Cat-and-mouse as supermaxis fight closest-ever Sydney-Hobart battle
Four supermaxis were in a battle for glory in the epic Sydney to Hobart bluewater classic down Australia's east coast Thursday, in what organisers said was the closest contest in the history of the race.
The lead has been switching between 100-footer defending line honours champion Comanche and fierce rival Wild Oats XI since a fleet of yachts departed a sunny Sydney Harbour on Wednesday at the start of the 628-nautical mile (1,163-kilometre) race.
Keeping touch with them are the two other mega-yachts -- Black Jack and Infotrack -- with just five nautical miles separating all four.
The yachts were off the record pace of one day, nine hours, 15 minutes and 24 seconds set by Comanche last year, amid lighter winds.
"This is the closest race we've been in -- we've been in close races with Comanche before, but never been in such a close race with four of us," Wild Oats XI crewman Chris Links said early Thursday from the yacht.
His boat was first to Hobart in 2017 but was stripped of the win after being handed a one-hour penalty over a near-collision.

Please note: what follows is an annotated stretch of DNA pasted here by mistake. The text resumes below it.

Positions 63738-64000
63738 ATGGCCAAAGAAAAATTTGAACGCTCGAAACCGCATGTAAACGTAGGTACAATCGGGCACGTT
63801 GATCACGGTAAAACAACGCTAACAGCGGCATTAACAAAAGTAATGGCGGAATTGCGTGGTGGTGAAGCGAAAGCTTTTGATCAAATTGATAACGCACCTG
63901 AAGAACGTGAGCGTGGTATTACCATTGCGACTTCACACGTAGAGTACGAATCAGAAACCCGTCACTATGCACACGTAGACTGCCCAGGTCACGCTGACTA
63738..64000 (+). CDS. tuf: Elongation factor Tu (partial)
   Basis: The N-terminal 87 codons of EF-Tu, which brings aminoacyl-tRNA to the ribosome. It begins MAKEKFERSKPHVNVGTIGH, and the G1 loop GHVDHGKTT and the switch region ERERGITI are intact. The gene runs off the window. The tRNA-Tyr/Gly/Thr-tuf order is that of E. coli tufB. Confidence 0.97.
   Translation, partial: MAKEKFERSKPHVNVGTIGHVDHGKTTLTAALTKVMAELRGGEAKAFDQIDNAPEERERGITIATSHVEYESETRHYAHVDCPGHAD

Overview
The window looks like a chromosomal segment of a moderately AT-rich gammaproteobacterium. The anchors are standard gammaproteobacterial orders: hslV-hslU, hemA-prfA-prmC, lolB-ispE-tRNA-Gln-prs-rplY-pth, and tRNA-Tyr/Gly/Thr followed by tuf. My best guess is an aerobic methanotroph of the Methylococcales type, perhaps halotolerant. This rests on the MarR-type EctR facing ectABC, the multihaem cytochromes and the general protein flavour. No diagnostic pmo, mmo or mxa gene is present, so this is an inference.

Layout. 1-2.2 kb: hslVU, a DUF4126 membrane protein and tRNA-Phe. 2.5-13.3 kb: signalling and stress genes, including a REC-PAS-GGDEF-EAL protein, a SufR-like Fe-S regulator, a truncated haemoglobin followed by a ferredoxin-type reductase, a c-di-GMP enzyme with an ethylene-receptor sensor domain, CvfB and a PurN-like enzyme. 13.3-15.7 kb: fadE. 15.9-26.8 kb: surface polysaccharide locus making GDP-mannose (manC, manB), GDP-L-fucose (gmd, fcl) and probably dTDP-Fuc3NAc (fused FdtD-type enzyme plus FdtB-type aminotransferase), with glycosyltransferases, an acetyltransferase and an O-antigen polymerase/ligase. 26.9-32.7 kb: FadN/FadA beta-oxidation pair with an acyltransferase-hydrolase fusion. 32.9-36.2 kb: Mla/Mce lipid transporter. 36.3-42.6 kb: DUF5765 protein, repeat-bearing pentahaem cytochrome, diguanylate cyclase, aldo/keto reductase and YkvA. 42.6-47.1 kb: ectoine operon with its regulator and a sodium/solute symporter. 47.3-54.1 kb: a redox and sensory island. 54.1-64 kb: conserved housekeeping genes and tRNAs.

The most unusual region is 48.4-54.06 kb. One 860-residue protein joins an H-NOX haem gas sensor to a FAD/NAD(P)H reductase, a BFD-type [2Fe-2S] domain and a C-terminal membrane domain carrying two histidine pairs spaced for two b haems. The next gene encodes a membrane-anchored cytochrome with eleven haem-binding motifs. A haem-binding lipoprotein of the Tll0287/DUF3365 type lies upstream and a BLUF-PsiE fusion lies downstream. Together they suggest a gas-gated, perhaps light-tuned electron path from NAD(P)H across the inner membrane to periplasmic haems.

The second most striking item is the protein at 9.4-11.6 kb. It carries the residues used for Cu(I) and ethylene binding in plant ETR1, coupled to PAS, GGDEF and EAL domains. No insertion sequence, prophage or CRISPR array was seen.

"We crossed tacks with Comanche a couple of times this morning between 3:00am and 4:00am. We can just see Black Jack too. There's nothing in it," Links added.
The boats were entering the notoriously wild Bass Strait between Tasmania and the Australian mainland on Thursday, with forecasts tipping the region to serve up erratic conditions including windless holes.
TP52 Ichi Ban -- last year's handicap honours winner -- is leading the race to be the vessel that performs best according to size.
Chasing them for the handicap Tattersall Cup trophy is 40-footer Chutzpah and 60-footer Winning Appliances, which has Hawaiian two-time world surfing champion John John Florence on board.
"Day two (Thursday) is going to be a big one. The wind is dying," the Commodore of organiser the Cruising Yacht Club of Australia, Paul Billingham, told national broadcaster ABC.
He added that it was a "cat and mouse game" between the supermaxis, and also a close contest for the handicap prize.
"The handicap lead is changing every five minutes. There's probably 10 boats that are within an hour of each other on corrected time."
The fleet in the gruelling contest is down to 81 from 85, after Hong Kong supermaxi Scallywag retired early with a broken bowspirit, followed by Zen, Patriot and M3 Team Hungary.
The crews will mark the 20th anniversary of the 1998 tragedy with a moment of silence and the reading out of a commemoration message later Thursday.
© 2018 AFP